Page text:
"We still have a long road to travel before we reach our final destination, but this Standard and Poor's outlook is proof that we're headed in the right direction," said Wayne County Executive Warren Evans.

DALLAS — Wayne County, Michigan's fiscal progress landed it a positive ratings credit outlook that brings it closer to returning to investment grade.

S&P Global Ratings revised the outlook on the county's limited-tax general obligation debt to positive from negative Thursday and affirmed its BB-plus rating, one notch into junk territory. The review comes ahead the county's upcoming sale of $173 million of limited-tax general obligation delinquent tax notes.

S&P assigned the notes its short-term rating of SP-1.

The outlook change recognizes the county's recent significant cost savings and reductions in long-term liabilities.

"We feel that the approved adjustments are helping the county return to structural balance, and that they will likely lead to the county maintaining a structural balance with positive operating reserves," said S&P analyst John Sauter. "If the county remains on course with its recovery plan and executes the structural changes, thereby fully returning to and maintaining structural balance, we may consider raising the rating."

The county, which has been working under a state consent agreement since 2015, has eliminated a nearly $100 million accumulated deficit and a yearly structural deficit of approximately $52 million.

The county is still challenged by unfunded pension liabilities, tallied at $840.5 million in its most recent pension audit in 2014.

It is required to make a $63 million payment this year as part of its annual obligation to the pension fund. Earlier this month, Wayne County Executive Warren C. Evans announced plans to make $71.5 million of supplemental pension payments.

The county would use $57.5 million from its tentative agreement to sell a county-owned sewer system to Downriver Utility Wastewater Authority to cover part of the payment. The county also anticipates making a $14 million payment from fund balances.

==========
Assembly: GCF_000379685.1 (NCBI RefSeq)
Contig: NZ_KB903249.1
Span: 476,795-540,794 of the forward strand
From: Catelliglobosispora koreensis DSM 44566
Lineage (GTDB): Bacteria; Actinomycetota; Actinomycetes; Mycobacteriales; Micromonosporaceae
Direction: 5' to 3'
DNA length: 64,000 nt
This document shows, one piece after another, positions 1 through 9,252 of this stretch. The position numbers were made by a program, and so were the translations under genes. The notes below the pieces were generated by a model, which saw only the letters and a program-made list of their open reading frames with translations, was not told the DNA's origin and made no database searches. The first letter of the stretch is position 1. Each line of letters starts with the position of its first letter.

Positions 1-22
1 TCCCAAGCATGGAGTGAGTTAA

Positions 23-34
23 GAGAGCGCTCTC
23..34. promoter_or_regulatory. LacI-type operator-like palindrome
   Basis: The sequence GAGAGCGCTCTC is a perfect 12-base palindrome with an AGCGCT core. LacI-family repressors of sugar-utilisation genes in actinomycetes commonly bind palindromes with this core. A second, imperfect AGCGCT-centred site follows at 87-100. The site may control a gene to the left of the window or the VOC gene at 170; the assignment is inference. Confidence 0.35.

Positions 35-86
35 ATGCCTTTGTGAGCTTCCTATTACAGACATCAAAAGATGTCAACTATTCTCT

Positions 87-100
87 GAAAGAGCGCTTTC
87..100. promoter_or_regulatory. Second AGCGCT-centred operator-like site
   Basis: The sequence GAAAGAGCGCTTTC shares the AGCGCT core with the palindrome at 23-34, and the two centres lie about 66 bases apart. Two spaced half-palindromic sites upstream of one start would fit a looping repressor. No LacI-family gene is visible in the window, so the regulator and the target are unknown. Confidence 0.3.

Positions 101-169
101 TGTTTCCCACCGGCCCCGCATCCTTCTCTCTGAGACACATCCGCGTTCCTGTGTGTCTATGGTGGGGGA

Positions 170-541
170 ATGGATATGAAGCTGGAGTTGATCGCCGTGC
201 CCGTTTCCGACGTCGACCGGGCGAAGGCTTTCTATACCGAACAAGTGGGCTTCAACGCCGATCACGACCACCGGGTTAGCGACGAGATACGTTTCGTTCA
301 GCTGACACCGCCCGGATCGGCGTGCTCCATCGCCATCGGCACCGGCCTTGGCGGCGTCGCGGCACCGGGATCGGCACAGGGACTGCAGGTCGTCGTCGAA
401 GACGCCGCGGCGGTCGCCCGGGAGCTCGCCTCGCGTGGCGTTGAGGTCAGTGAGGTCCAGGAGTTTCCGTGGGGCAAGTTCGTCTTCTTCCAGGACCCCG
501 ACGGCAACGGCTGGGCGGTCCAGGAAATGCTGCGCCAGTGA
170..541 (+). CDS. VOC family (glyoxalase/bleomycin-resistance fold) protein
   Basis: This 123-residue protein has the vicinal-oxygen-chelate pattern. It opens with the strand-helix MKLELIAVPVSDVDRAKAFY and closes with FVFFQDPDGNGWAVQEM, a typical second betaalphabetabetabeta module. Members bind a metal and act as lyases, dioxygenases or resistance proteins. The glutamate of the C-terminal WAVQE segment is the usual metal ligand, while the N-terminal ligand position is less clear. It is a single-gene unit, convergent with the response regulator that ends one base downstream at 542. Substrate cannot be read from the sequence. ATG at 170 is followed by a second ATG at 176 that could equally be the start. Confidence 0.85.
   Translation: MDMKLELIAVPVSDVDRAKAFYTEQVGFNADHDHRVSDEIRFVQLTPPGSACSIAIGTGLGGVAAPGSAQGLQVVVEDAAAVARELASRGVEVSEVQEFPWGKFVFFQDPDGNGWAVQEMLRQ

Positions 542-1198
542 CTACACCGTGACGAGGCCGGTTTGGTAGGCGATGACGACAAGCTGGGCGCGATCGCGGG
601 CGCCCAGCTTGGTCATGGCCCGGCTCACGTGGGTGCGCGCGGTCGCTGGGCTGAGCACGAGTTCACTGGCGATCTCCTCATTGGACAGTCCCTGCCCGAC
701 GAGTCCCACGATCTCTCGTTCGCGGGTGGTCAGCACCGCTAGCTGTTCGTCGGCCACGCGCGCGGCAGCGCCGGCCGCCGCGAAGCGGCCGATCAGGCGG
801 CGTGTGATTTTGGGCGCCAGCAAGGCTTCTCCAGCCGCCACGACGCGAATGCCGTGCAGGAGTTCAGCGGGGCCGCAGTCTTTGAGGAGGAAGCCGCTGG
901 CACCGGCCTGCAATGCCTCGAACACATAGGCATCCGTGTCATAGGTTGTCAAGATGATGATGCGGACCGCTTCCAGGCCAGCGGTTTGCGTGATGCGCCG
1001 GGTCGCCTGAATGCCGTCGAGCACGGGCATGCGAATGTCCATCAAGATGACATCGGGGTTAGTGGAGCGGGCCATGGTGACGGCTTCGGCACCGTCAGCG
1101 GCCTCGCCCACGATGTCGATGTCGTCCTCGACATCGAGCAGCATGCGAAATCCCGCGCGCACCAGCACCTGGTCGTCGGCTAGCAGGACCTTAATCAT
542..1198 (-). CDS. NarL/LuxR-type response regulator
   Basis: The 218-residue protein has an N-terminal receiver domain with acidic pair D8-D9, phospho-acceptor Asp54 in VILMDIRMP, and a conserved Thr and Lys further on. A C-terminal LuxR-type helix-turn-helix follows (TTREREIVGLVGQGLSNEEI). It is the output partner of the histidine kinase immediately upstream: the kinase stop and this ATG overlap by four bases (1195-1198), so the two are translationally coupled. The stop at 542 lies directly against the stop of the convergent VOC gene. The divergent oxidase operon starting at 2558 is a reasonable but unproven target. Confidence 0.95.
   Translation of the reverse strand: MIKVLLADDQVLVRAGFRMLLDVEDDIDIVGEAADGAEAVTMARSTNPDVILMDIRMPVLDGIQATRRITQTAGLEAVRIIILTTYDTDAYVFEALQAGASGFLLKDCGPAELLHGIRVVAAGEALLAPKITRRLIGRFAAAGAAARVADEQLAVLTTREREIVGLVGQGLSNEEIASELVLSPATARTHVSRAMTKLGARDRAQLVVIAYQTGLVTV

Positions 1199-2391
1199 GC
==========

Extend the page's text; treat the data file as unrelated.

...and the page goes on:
"Our commitment to carry out the recovery plan has put Wayne County on the path to financial stability," Evans said. "We still have a long road to travel before we reach our final destination, but this Standard and Poor's outlook is proof that we're headed in the right direction."

The county is expected to request release from the consent agreement this year.

"The S&P outlook further proves that Wayne County is headed in the right direction," said county spokesman James Canning.

The county is not yet out of the woods, S&P warned.

"If management conditions weaken and the recovery plan is not executed as expected, or there is another delay in returning to structural balance, we could revise the outlook back to stable or potentially even take negative rating action," analysts wrote. "The ongoing issues with the county jail project also have potential to cause rating pressure if not cured."

In 2010 the county sold $200 million of taxable recovery zone economic development bonds through the Wayne County Building Authority to fund a new jail in downtown Detroit. The county has spent about $157 million so far but the jail remains unfinished and costs Wayne County an average of $1.2 million every month from its general fund for bond payments.

The upcoming borrowing is secured by 2015 property taxes due to the county and to its underlying taxing units. Interest charges and administration fees on delinquent taxes are also pledged to the notes.

The county intends to use proceeds to purchase delinquent real property taxes for levy year 2015 taxes from its underlying taxing units. Total delinquencies, which will secure the notes, amount to $204.2 million. The notes carry a final maturity of Dec. 1, 2018.

In February, Moody's Investors Service revised the outlook on its Ba3 GO limited tax bond rating upward to stable from negative. The county has $518 million of long-term GOLT debt outstanding.

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